The story revolved around the journey of Hidde Boersma, a pro-biotech scientist, and Karsten de Vreugd, a biotech critic, who traveled from Netherlands to England and then to the Bt brinjal (eggplant) farms in Bangladesh.

According to Tipps, the documentary is an honest look at the perceptions, the needs, and the stakeholders experiences. De Vreugd wanted to be enlightened about the technology by seeing GMOs in action. Thus, most of the film was captured in Bangladesh, one of the developing countries adopting biotech crops. After exploring the experiences of the farmers before and after Bt brinjal adoption, it was concluded that the influence in Bangladesh is less corporate and more centered on non-governmental organizations.

The film ended with a statement from environmentalist Mark Lynas explaining the possible consequences of banning GMOs, which includes difficulty in proving food for the hungry children and making farming sustainable.

Watch the film in Dutch (with English subtitle) and read the review in AgDaily.

[ Send to a Friend | Rate this Article ]


A new study conducted by a research team from John Innes Centre (JIC) has isolated a gene that controls the shape and size of wheat spikelets. The study focused on the genetics behind a specific mutant trait in bread wheat known as paired spikelets, where a wheat inflorescence is formed of two spikelets instead of the usual one. This trait, which bears resemblance to flower production in corn and rice, is a variation that could lead to increase in yield.

Using a range of techniques, researchers investigated wheat lines that display paired spikelets, derived from a mapping population called a multi-parent advanced generation intercross (MAGIC); a population of spring wheat created as a tool to study and identify the genetic origins of relevant traits. The study revealed a gene called TEOSINTE BRANCHED1 (TB1) regulates wheat inflorescence architecture, promoting paired spikelets through a mechanism which delays flowering and reduces the expression of genes that control the development of lateral branches called spikelets.

Analysis showed that alleles modifying the function of TB1 were present in a wide range of major modern wheat cultivars used by breeders in the United Kingdom and Europe; and that variant alleles for TB1 were present on two of the three wheat genomes of winter and spring wheat. Genetic analysis also showed that TB1 is linked to another gene that has been known for a long time: the so-called Green Revolution gene, Rht-1, which controls plant height. The study authors say that this information on TB1 gene is also an important contribution to possible floral architecture diversity in a number of other cereal crops including corn, barley, and rice.

For more details, visit the JIC News and Events.

[ Send to a Friend | Rate this Article ]

Research

Rice blast disease caused by Magnaporthe oryzae is the most devastating disease of rice. Previous studies have identified a terpene synthase gene, OsTPS19, as a candidate defense gene. The team of Xujun Chen from China Agricultural University studied OsTPS19, which was found to be upregulated by M. oryzae infection.

The team found that overexpression of the OsTPS19 gene in rice plants enhanced the plants' resistance against rice blast. On the other hand, OsTPS19 RNAi-silenced lines were found more susceptible to the disease. Further analysis also revealed that the production of a monoterpene (S)-limonene was increased in OsTPS19-overexpressing lines while it decreased in RNAi lines.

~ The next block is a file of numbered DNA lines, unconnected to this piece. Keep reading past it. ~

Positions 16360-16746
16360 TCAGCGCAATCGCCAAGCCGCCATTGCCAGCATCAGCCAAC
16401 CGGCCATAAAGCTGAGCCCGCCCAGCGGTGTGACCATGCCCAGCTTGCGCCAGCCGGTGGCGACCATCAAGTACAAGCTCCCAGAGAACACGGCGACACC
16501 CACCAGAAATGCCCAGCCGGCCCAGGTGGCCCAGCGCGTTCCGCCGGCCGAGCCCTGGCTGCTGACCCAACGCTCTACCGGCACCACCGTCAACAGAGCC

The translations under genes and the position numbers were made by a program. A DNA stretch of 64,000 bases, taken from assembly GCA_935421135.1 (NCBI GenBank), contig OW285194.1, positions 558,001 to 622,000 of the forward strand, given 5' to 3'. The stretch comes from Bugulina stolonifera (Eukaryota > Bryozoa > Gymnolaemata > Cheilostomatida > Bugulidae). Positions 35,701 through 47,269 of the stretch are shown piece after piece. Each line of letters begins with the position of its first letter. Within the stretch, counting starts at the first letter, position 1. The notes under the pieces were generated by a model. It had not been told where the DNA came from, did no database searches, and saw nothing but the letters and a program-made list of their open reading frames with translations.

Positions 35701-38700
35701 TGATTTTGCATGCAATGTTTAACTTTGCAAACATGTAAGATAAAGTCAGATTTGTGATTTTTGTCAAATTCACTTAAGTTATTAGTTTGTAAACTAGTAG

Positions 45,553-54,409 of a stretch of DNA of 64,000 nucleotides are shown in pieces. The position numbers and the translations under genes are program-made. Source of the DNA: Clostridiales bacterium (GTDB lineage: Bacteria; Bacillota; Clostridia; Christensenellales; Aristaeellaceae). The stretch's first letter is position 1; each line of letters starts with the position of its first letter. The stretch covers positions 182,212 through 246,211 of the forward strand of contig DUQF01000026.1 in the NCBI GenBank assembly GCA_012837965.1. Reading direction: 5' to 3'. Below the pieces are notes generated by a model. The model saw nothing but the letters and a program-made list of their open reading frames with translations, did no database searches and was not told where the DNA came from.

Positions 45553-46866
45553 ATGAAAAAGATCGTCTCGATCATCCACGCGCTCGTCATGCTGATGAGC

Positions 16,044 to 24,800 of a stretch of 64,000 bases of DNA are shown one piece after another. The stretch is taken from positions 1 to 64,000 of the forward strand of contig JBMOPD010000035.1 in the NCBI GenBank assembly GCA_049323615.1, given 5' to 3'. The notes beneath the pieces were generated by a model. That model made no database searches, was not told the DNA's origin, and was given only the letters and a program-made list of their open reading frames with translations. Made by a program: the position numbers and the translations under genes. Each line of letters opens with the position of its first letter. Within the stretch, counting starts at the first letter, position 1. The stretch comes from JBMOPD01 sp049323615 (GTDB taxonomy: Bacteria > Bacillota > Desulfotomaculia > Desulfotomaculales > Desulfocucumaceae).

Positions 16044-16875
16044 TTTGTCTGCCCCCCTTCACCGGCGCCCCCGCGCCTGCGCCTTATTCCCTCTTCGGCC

This indicates that OsTPS19 functions as an (S)-limonene synthase in rice and plays a partial role in defense against M. oryzae.

For more information, read the article in Plant Biotechnology Journal.

[ Send to a Friend | Rate this Article ]


Many studies suggest that GRAS transcription factors act as regulators in plant growth and development as well as in response to biotic and abiotic stresses. While several GRAS proteins have been identified, only a few have been studied in tomato (Solanum lycopersicum). Chongqing University's Shengen Zhou led a team of scientists and studied a novel GRAS transcription factor SlGRAS26, in hopes of learning about its roles in tomato.

Downregulation of SlGRAS26 resulted in transgenic plants with reduced plant height with more lateral shoots, accelerated flowering transition, and decreased trichome number. Analysis revealed that downregulation of SlGRAS26 altered tomato's vegetative growth by suppressing gibberellin (GA) synthesis genes and activating the GA-inactivating genes, resulting in reduced endogenous GA content in the transgenic plants.

These results suggest that SlGRAS26 may play a role in the initiation of lateral and inflorescence meristems in tomato.

For more information, read the article in Plant Science.

[ Send to a Friend | Rate this Article ]

New Breeding Technologies

In genome editing tools such as CRISPR, it is beneficial if no foreign DNA is integrated into the genome. Mariette Andersson and her colleagues from the Swedish University of Agricultural Sciences in Sweden used a DNA‐free genome editing method using CRISPR-Cas9 ribonucleoproteins (RNP) to target the granule bound starch synthase gene (GBSS) in potato (Solanum tuberosum) protoplasts.

The RNP method was done using previously developed protoplast isolation, transfection and regeneration protocols. The Cas9 protein to be used was designed using RNA produced either synthetically or by in vitro transcription. RNP with synthetically produced RNA induced mutations at a 9% frequency, with all mutated lines being transgene‐free.

A mutagenesis frequency of 25% of all regenerated shoots was found when using RNP with in vitro transcriptionally produced RNA. However, shoots with confirmed mutations had unintended DNA inserts. The inserts originated both from DNA template remnants from the in vitro transcription and from chromosomal potato DNA.